Hong Kong to develop renewable energy to reduce its carbon footprint

Renewable energy sources, electricity generation is the largest contributor to carbon emissions in Hong Kong, accounting for 66% of total carbon emissions in 2019, according to the city’s 2050 Climate Action Plan.

The special administrative region relied on imported fuel to generate electricity, or imported electricity from the Chinese mainland, to meet its electricity demand. With various initiatives to stimulate the development of renewable energy, Hong Kong’s energy mix for power generation has changed. In 2015, coal accounted for 48% of electricity generation, but the ratio fell to 24% in 2020. Over the same period, the ratio of natural gas in the energy mix increased from 27% to 48% . The contribution of nuclear and renewable energy has also increased, albeit slightly – from 25% to 28% – between 2015 and 2020, according to the 2050 Climate Action Plan. HKSAR The government expects the share of renewables in the energy mix for electricity generation to increase from less than 1% currently to between 7.5% and 10% by 2035, and to increase to 15% by the following. Zero carbon energy, or renewable energy, refers to energy sources that generate little or no carbon emissions when produced or used. These sources can be solar, wind or hydrogen. Hong Kong is developing renewable energy sources on all fronts. The government will strive to develop more advanced waste-to-energy facilities to generate electricity.

He is also considering proposals with the city’s two power companies to develop offshore wind farms and has encouraged the community to develop solar power. Waste accounted for 7% of the city’s total carbon emissions in 2019, according to the 2050 Climate Action Plan. no longer rely on landfills for municipal waste disposal, resulting in a high carbon footprint. Hong Kong’s drive to develop large-scale renewable energy sources still faces constraints due to geographical factors, scarcity of land resources and densely populated areas. Among zero-carbon energy sources, hydrogen is set to play a bigger role in the fight against climate change. Hydrogen is a versatile, non-toxic and light gas that can be stored, transported and converted into clean energy. More importantly, it has the potential to decarbonize a wide range of sectors. A clean and green economy can be developed when hydrogen can power a range of applications, such as chemicals, transport, buildings or manufacturing, if produced at scale. Gray (non-decarbonated) hydrogen, which is the most common form, is generated by carbon-intensive methods, using natural gas or coal feedstock; while green (carbon-free) hydrogen is produced from sustainable energy sources via methods such as electrolysis – a chemical reaction that breaks down water into its building blocks, hydrogen and oxygen. Renewable energy sources, such as solar or wind power, can be used to generate green hydrogen. The Hydrogen Council – an international advisory body to foster the long-term clean energy transition – expects global hydrogen demand to reach 546 million metric tons by 2050, up from 70 million metric tons currently, with an annual growth rate of 6.4%.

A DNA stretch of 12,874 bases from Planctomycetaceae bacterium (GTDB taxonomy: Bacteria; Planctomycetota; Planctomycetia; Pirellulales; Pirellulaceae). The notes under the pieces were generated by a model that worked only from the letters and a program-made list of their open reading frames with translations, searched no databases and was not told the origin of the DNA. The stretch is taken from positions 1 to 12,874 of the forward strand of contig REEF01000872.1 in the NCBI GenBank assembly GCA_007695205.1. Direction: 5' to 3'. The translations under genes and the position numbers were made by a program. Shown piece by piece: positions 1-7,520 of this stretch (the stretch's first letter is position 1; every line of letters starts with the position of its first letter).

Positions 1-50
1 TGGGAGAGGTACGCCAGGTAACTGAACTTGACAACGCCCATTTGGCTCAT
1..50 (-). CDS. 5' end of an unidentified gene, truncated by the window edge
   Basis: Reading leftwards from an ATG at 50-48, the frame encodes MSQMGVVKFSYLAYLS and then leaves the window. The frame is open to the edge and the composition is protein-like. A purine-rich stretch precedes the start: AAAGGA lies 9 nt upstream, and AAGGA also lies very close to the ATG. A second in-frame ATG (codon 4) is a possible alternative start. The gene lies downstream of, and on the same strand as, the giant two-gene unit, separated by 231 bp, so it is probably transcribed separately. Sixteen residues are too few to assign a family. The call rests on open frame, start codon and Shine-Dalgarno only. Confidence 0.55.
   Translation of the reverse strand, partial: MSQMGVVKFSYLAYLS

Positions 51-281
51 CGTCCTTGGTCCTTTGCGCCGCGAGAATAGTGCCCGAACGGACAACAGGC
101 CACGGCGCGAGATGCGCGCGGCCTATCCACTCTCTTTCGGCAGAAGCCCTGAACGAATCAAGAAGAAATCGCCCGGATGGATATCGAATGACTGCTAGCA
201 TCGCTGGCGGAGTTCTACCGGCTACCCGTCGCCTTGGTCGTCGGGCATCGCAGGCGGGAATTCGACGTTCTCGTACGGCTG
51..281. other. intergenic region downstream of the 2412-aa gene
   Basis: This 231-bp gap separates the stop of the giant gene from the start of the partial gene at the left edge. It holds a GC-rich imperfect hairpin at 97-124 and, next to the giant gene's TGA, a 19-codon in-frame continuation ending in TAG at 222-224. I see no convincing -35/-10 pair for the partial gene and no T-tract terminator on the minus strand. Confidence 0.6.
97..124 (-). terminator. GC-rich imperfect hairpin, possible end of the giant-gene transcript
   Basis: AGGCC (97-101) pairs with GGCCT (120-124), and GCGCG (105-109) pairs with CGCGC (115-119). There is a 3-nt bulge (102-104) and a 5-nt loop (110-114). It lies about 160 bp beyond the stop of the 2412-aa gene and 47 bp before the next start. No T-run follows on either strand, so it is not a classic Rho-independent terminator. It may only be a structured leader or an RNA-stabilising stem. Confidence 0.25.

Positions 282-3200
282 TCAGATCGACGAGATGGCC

Source: This news was originally published by chinadaily

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